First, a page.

2 Stakeholder mapping HL, unit 1.4 Stakeholders Monitor (minimum effort) Main InterestsPower and influenceShareholdersProfit growth, Share price growth, dividendsElection of directorsBanks & other LendersInterest and principal to be repaid, maintain credit ratingCan enforce loan covenants Can withdraw banking facilitiesDirectors and managersSalary ,share options, job satisfaction, statusMake decisions, have detailed informationEmployeesSalaries & wages, job security, job satisfaction & motivationStaff turnover, industrial action, service qualitySuppliersLong term contracts, prompt payment, growth of purchasingPricing, quality, product availabilityCustomersReliable quality, value for money, product availability, customer serviceRevenue / repeat business Word of mouth recommendationCommunityEnvironment, local jobs, local impactIndirect via local planning and opinion leadersGovernmentOperate legally, tax receipts, jobsRegulation, subsidies, taxation, planningStakeholders are mapped on the chart below. This is used to decide who has the greatest priority and who has least priority.Level of interestLOW HIGHAMonitor (minimum effort)BKeep informedCKeep satisfiedDManage closelyHIGH LOWLevel of power
3 The Business CycleSL, unit 1.5 External environment Peak or boomEconomic activity at its highest levelConsumer expenditure, investment and export earnings are high.People receive pay rises as business make more profits.Business have good cash flowSlump or troughRecessionDip in level of economy for 2 consecutive quarters. (6 months)Declining aggregate demandLower investment expenditureFalling export salesRising unemploymentMost affected businesses are those sensitive to changes in income. (houses, cars, jewelery)Last stage of decline in the trade cycleVery high level of unemploymentVery low consumer spending, investment and export levelsPoor cash flow and liquidity…many close downLack of confidence in the economyNo job securityLow spendingSurvival strategies…?Reduces costsReduce priceNon – pricing e.g. after salesBrandingOutsourcingIncreased efficiency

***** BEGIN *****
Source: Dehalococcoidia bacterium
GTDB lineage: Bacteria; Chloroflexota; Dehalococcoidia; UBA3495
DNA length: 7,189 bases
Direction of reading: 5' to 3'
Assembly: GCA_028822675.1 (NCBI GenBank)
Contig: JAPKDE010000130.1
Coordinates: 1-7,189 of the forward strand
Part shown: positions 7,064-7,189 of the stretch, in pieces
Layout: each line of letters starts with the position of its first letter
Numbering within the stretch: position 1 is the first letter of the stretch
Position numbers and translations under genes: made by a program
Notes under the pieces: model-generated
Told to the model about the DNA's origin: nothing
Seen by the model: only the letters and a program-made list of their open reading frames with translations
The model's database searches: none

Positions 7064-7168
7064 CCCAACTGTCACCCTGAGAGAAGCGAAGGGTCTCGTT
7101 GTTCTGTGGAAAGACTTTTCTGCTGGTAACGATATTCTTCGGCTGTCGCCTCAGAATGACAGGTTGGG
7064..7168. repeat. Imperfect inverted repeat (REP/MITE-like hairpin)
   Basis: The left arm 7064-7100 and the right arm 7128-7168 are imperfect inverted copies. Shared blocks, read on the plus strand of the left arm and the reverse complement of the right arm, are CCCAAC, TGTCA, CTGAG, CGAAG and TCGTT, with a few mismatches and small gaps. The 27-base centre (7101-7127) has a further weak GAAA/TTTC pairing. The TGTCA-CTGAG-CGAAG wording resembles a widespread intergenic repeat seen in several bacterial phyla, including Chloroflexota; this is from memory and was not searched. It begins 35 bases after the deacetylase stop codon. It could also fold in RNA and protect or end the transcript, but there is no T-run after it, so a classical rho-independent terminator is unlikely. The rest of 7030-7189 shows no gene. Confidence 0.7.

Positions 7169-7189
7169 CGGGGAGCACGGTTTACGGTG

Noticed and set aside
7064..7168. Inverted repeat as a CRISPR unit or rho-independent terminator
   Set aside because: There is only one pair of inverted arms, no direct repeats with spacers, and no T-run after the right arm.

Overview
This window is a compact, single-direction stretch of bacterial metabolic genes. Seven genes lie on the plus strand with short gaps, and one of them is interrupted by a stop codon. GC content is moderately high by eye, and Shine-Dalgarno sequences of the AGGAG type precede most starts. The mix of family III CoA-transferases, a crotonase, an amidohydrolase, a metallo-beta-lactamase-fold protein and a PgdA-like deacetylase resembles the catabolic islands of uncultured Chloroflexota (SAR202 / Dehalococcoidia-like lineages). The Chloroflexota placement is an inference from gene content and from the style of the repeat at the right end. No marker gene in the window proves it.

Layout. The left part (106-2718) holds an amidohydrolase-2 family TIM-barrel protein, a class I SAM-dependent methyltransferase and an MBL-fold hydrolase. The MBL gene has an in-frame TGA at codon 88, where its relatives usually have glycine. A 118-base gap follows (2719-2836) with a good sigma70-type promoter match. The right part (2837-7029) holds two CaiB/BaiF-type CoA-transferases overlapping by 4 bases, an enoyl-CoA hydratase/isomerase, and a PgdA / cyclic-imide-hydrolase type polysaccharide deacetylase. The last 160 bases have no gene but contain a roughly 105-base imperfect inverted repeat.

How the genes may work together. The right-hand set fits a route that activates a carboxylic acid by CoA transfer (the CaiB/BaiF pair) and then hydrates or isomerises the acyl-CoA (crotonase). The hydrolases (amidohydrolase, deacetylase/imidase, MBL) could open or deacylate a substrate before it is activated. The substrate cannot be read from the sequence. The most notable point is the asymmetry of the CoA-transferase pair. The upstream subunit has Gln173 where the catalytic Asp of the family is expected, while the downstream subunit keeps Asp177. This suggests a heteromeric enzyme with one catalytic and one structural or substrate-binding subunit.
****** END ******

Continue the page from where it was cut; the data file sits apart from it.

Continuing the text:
4 PEST analysisSL, unit 1.5 External environment Political / LegalEconomicEnvironmental regulation and protectionEconomic growth (overall; by industry sector)Taxation (corporate; consumer)Monetary policy (interest rates)International trade regulationGovernment spending (overall level; specific spending priorities)Consumer protectionPolicy towards unemployment (minimum wage, unemployment benefits, grants)Employment lawTaxation (impact on consumer disposable income, incentives to invest in capital equipment, corporation tax rates)Government organisation / attitudeExchange rates (effects on demand by overseas customers; effect on cost of imported components)Competition regulationInflation (effect on costs and selling prices)Stage of the business cycle (effect on short-term business performance)Economic "mood" - consumer confidenceSocialTechnologicalIncome distribution (change in distribution of disposable income;Government spending on researchDemographics (age structure of the population; gender; family size and composition; changing nature of occupations)Government and industry focus on technological effortLabour / social mobilityNew discoveries and developmentLifestyle changes (e.g. Home working, single households)Speed of technology transferAttitudes to work and leisureRates of technological obsolescenceEducationEnergy use and costsFashions and fadsChanges in material sciencesHealth & welfareImpact of changes in Information technologyLiving conditions (housing, amenities, pollution)Internet!STEEPLEPESTLEPOLITICALECONOMICSOCIALTECHNOLOGICALLEGALENVIRONMENTALSOCIALTECHNOLOGICALECONOMICETHICALPOLITICALLEGALENVIRONMENTAL